Communist Party doctrine may be evolving, but the Chinese government recently renewed its commitment to a time-honored practice: censorship. Long famous for building firewalls to keep its citizens "protected" from foreign Web sites, the government now has begun to close down public cybercafés –the only access most Chinese have to the Internet. Since a June fire in an illicit, locked-door cybercafé in Beijing killed more than two dozen people, the Chinese government has closed down 150,000 such shops across the country.
The government has allowed a few cafés in Beijing to reopen, but they are strictly regulated. Owners have to pledge not to spread information that might be against the interests of Chinese state security and stability. They also can't operate near schools, where a younger generation hungry for information from the outside world could be easily corrupted. Cybercafé customers are required to use special ID cards encoded with personal information so the state can keep track of who's accessing what. The monitoring is meant to instill caution: A Beijing man was sentenced to 11 years in prison for downloading verboten political content.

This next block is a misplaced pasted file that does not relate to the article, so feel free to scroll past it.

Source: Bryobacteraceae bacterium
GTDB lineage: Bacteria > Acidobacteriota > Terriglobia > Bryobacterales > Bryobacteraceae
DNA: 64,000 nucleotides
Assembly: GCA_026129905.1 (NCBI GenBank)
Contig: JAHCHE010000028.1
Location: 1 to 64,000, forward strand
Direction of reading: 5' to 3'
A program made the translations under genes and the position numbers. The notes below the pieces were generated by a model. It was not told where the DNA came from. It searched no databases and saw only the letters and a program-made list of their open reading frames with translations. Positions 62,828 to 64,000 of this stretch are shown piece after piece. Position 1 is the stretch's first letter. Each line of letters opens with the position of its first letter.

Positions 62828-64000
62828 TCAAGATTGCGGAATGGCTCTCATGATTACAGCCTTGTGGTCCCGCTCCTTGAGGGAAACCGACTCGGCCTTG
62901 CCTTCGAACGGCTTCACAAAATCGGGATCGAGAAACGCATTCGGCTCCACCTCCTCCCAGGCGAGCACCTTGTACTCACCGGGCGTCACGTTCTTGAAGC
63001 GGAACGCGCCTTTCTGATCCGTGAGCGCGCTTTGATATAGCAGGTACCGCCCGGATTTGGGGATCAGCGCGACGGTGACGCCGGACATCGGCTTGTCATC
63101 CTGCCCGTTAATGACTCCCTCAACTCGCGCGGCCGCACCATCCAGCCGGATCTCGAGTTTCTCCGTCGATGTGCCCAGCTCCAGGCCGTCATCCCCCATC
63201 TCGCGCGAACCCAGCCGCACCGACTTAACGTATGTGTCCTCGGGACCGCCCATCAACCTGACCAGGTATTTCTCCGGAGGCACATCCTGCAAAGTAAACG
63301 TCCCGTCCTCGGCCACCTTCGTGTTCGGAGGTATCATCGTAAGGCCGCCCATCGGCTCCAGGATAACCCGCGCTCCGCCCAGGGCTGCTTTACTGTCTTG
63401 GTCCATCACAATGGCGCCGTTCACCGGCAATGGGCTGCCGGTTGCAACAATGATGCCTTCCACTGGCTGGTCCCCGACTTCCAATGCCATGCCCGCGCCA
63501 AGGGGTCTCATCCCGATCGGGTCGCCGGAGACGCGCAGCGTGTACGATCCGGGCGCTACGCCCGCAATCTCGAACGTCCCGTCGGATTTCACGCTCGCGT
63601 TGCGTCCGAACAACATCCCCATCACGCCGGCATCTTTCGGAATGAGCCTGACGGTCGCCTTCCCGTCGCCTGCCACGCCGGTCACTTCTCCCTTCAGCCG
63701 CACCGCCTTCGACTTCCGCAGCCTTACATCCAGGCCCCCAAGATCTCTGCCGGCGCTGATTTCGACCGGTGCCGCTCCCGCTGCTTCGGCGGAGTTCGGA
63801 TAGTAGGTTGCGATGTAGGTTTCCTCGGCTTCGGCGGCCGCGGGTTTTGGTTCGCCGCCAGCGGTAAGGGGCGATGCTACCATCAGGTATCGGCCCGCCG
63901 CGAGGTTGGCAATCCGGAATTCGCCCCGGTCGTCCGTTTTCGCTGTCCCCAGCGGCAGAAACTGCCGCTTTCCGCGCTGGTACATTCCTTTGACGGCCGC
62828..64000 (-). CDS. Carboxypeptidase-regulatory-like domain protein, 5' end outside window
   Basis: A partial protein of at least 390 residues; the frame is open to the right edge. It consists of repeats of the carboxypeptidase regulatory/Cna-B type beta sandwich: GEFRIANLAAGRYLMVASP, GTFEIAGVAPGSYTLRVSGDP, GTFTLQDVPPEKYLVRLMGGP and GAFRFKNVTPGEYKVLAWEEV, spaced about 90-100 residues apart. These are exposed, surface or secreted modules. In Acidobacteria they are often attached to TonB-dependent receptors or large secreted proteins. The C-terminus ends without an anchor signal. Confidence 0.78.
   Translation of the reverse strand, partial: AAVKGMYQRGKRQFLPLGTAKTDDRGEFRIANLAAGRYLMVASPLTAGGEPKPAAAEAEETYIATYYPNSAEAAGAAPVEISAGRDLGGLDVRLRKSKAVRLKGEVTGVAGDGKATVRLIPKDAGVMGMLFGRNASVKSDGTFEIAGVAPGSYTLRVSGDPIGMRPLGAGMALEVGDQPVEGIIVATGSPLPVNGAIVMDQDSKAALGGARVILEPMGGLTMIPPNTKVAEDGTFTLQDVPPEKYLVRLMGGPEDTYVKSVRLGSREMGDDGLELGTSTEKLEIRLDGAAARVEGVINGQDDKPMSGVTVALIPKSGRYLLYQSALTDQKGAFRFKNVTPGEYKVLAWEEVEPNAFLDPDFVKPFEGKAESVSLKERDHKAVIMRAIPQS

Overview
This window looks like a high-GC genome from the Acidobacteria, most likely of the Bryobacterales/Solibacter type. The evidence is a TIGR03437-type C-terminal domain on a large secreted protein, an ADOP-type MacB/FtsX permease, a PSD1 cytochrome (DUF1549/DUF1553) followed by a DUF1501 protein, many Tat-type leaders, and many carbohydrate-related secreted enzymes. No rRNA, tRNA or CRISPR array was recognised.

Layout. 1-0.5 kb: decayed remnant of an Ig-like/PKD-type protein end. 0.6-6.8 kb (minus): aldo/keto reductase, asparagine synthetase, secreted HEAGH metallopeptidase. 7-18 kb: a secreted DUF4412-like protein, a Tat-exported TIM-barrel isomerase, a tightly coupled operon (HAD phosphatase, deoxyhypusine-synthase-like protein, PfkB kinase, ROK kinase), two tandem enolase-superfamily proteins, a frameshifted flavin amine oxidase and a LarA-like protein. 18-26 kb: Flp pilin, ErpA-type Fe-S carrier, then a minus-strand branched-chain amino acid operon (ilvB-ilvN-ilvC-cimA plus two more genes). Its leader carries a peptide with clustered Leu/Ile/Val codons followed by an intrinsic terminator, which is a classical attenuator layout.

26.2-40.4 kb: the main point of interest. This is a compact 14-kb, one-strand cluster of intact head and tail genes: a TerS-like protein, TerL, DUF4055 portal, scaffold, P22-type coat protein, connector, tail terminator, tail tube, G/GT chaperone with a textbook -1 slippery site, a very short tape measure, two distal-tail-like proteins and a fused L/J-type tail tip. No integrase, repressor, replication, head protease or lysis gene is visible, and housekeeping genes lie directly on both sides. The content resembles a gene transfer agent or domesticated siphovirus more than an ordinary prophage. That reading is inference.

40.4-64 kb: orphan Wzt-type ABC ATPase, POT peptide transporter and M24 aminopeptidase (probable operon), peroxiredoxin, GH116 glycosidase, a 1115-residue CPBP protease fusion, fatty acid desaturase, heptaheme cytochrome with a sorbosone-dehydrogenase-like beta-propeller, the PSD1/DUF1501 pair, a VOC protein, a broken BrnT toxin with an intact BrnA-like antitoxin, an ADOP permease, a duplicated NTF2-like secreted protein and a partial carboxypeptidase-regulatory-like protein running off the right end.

The Chinese government isn't able to accomplish this high-tech censorship alone. It needs Western technology –technology supplied by such U.S. firms as Cisco, Nortel Networks, and Yahoo! A November article in Red Herring reports that the Chinese information crackdown may prompt the U.S. Congress to pressure American firms not to do business in surveillance and firewall technologies with China.